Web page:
Belgium's glory

The Ardennes are one of Europe's most underestimated regions for cycletouring. PETER COX went exploring.

Belgium is strangely overlooked when it comes to most people's cycletouring plans. The jewel of Belgian cycling, responsible for the legendary quality of Belgian professional racing cyclists, is the Ardennes region. Not confined to Belgium alone, the Ardennes stretch from France in the west through to northern Luxembourg and the German border where they merge with the Eifel Mountains.

My own travels in the Ardennes have focused on the border regions, those strange nether-lands where one winds between national boundaries, through some of the most beautiful landscapes to be found anywhere. The deep clefts of the river valleys which cut across the Ardennes are not spectacular in the way of more mountainous areas, but they impart a serenity and peace, and a slowness of pace which emphasises the stillness.

Chimay is a major tourist centre in the western Ardennes, home to the strong and fortifying beer, and a lesser known but just as worthy cheese. VTT ('Mountain Bike') trails around the area are mapped out for those who want to explore off-road, but we headed east, with a brief detour into France for the spectacular winding valleys of the Meuse and Semois. Here the tight meanders of the rivers as they carve their way through the rocky landscape drag the roads alongside them. Definitely not the shortest way from A to B, but gentle and still with noise swallowed by the dark of the hillside forests. Barges and pleasure boats are the only disturbers of the smooth water in the wider, navigable valleys.

Further on the valleys narrow and the rivers tumble over rocks and flats, tempting tired feet to paddle and rest awhile. One morning I awoke early to find the whole valley shrouded in thick mist which cleared as the sun peered over the surrounding hills. The only other human being was one elderly man fly-fishing in the middle of the river, an idyllic and unforgettable scene.

Eventually the roads take you to the uplands. Here is another world - wide, level expanses of pasture, orchard and arable land, with occasional scattered farmsteads and villages, giving panoramas of the country around. At Orval, the modern monastic community stands beside the ruins of the Mediaeval Abbey, together with the grandiose cellars which are all that remains of the 18th century plans for a building that would have rivaled Versailles in its grandeur: a testament to faith and folly. Today the monastic community sells bread, beer and cheese to the traveller, proudly proclaiming its home-made status. The 'artisanale' status of workshops throughout the more isolated villages of the whole of this area is proudly proclaimed whether they be making furniture or fermenting wine.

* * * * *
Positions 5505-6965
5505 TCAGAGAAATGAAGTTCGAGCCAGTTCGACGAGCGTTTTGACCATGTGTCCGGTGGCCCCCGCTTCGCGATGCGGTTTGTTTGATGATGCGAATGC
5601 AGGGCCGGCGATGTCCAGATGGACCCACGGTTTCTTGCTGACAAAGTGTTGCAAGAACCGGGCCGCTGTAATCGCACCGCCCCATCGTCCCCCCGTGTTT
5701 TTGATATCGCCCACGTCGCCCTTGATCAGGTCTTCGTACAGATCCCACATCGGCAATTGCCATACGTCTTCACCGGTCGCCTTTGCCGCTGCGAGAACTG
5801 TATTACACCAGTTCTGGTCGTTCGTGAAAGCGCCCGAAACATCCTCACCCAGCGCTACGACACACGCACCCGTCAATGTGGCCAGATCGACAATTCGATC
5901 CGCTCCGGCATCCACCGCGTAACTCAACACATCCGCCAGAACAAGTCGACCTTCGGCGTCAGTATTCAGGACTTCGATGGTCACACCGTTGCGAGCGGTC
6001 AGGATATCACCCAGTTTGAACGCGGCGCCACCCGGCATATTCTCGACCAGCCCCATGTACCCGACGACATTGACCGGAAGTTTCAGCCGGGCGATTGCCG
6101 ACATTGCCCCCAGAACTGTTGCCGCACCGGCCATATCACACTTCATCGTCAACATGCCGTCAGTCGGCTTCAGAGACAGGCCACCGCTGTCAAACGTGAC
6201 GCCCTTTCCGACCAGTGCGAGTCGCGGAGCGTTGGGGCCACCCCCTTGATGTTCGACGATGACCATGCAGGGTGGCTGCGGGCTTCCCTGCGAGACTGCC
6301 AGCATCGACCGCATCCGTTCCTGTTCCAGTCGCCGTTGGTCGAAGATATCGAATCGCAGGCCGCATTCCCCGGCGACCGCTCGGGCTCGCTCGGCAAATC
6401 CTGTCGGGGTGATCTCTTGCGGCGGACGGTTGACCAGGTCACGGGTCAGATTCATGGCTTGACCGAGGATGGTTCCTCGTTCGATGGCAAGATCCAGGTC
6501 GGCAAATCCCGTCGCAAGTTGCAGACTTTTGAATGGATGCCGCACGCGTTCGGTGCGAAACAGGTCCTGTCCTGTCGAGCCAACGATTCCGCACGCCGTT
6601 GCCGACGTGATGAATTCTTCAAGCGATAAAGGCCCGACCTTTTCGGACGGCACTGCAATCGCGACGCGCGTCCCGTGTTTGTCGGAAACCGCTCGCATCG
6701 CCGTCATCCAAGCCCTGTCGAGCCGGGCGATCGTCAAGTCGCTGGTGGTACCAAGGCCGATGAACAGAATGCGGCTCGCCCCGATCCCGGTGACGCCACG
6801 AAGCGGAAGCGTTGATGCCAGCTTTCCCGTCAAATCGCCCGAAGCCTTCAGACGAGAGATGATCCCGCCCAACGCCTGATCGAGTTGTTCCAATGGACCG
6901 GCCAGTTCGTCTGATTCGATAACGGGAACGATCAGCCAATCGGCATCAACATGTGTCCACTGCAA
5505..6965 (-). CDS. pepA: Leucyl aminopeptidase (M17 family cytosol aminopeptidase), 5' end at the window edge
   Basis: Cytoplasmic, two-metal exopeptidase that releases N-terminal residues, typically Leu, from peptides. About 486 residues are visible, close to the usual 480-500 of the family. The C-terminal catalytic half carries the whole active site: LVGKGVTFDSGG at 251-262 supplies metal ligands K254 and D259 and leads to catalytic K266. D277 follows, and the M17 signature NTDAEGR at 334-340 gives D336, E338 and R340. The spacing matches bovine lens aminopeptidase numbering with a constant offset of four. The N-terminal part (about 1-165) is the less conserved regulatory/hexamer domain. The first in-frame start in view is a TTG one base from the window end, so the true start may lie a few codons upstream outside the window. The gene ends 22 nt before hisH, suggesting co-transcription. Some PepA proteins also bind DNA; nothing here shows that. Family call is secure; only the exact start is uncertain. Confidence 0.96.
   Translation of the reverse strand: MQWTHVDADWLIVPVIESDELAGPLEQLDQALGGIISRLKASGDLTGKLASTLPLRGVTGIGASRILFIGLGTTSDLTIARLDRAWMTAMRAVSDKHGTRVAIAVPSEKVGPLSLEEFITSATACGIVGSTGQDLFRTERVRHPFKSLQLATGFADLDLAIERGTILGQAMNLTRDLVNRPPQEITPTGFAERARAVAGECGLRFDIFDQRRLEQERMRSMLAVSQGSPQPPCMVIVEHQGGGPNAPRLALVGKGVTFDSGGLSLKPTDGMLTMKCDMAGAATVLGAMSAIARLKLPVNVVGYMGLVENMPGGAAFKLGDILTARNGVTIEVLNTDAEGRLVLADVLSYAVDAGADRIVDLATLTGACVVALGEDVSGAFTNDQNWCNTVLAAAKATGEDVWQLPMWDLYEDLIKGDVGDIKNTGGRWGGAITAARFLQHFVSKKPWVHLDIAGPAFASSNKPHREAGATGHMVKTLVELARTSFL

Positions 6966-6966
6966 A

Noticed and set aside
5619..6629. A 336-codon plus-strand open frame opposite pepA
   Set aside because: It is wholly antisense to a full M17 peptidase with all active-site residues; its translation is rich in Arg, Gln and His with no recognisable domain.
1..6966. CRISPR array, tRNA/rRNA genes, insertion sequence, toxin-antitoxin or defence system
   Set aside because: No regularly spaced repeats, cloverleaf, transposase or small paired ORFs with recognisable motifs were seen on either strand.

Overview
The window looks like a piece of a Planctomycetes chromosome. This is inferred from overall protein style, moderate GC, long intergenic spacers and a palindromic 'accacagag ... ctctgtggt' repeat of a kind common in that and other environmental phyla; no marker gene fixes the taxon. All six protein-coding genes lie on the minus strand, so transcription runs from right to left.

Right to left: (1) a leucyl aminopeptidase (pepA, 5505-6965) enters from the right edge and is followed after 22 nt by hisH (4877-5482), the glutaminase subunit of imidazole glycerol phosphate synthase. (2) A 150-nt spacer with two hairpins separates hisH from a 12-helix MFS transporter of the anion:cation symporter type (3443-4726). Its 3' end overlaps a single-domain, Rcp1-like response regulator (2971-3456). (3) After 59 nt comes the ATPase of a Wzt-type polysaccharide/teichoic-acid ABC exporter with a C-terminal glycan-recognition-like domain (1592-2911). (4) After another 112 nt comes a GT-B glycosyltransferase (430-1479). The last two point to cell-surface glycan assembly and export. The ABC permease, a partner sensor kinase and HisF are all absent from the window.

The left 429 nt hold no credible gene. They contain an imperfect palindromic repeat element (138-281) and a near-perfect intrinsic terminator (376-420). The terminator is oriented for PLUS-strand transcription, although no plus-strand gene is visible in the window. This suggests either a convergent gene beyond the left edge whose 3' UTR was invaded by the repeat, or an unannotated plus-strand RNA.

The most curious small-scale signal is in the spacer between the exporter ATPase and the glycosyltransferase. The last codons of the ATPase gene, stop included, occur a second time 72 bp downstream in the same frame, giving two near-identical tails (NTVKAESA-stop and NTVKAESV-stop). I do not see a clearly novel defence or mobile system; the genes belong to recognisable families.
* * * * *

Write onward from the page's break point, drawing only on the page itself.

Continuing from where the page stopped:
Our continued touring returned us to the Ardennes at the eastern boundary. Having ridden up all the way from Strasbourg on the excellent cycleways along river and canal banks as far as Trier, we turned north to follow upriver the course of the Sauer which forms the German-Luxembourg border and marks the separation between Ardennes and Eifel. Eventually the valley becomes too narrow to contain both river and road and so another steep ascent brought us once again into the Luxembourg Ardennes proper. Clervaux sits in the cradle of a river junction, surrounded on all sides by steep, forested hillsides and overlooked by a large monastery. Here the monks carry on their daily pattern of life heedless of the many tourists who trek up to see them. You are welcome to visit, but you must not expect concessions: they have a life of prayer to lead and this they will do. This uncompromised attitude seems to sum up the landscape, where the distinctive nature of the terrain dictates your activity and your travel.

The importance of the bridge in all of these valley towns and villages is paramount. Each settlement sits at a crossing point or confluence on a river. Most also bear the scars of conflict, with buildings still pockmarked by gunfire and shrapnel. Around Bastogne a number of military museums and memorials mark the legacy of the 'Battle of the Bulge' conflict of 50 years ago. Leaving the Ardennes northwards it seems like the whole of Belgium is spread out beneath you. Again following the rivers, there are miles of freewheeling and gentle cruising as you descend back down to sea level.

It is a strange place, full of contrast. No breathtaking spectacle, but an insistent stillness which makes you stop and think. The Ardennes whisper their charms.

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